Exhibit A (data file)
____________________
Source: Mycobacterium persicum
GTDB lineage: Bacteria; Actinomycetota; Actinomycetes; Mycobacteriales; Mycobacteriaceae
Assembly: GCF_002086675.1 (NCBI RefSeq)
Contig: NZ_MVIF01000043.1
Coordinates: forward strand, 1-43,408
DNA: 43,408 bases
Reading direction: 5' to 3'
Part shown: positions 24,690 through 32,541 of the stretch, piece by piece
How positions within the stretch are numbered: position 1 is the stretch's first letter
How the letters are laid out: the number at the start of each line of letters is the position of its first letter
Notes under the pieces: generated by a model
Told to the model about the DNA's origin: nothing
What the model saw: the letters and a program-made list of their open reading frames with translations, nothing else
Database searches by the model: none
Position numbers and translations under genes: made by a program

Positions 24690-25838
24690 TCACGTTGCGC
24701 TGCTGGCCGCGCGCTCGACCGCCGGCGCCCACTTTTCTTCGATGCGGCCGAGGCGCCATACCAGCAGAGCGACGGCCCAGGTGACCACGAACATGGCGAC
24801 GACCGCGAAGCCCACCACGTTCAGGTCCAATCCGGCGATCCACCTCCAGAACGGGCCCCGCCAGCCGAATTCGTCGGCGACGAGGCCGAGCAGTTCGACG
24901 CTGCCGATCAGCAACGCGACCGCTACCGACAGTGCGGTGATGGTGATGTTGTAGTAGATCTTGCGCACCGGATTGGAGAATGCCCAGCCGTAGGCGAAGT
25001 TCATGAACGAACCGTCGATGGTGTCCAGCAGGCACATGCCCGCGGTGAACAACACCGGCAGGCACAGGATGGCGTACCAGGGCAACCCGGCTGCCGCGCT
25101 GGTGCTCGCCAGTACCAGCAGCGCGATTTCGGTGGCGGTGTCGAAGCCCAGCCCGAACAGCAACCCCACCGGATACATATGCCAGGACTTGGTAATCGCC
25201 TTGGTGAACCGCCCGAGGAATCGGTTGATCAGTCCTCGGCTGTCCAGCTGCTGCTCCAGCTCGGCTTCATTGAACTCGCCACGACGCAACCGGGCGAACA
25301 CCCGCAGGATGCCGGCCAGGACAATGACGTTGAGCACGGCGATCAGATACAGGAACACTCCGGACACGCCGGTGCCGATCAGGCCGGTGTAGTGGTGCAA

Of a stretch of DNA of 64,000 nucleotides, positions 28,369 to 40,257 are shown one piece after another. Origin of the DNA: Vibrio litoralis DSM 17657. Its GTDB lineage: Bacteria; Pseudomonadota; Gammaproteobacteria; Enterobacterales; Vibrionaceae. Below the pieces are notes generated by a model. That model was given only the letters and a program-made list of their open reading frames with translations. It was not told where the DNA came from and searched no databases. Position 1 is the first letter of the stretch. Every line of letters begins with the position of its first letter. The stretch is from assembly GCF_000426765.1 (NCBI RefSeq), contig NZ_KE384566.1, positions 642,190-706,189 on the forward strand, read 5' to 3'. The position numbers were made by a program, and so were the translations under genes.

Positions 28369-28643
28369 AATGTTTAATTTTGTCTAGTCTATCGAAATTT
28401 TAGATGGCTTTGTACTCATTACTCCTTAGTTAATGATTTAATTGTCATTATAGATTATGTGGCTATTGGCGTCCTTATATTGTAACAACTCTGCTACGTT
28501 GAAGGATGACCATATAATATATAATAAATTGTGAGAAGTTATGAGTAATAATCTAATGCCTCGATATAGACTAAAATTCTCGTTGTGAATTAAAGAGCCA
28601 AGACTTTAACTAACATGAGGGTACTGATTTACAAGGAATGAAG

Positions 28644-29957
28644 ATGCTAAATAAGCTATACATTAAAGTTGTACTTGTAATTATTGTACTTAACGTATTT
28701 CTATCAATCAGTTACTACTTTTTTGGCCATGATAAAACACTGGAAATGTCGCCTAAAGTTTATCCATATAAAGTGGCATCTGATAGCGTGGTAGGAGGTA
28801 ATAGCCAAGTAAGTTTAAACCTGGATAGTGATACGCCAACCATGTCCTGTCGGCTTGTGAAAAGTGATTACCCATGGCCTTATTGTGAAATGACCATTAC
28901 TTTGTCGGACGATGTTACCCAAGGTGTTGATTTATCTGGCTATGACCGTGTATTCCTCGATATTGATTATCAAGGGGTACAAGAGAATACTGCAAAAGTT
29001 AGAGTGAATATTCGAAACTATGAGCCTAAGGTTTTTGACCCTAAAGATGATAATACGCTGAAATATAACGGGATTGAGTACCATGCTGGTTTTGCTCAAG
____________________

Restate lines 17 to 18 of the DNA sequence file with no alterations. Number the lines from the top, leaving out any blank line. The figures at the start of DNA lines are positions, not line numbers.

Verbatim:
24690 TCACGTTGCGC
24701 TGCTGGCCGCGCGCTCGACCGCCGGCGCCCACTTTTCTTCGATGCGGCCGAGGCGCCATACCAGCAGAGCGACGGCCCAGGTGACCACGAACATGGCGAC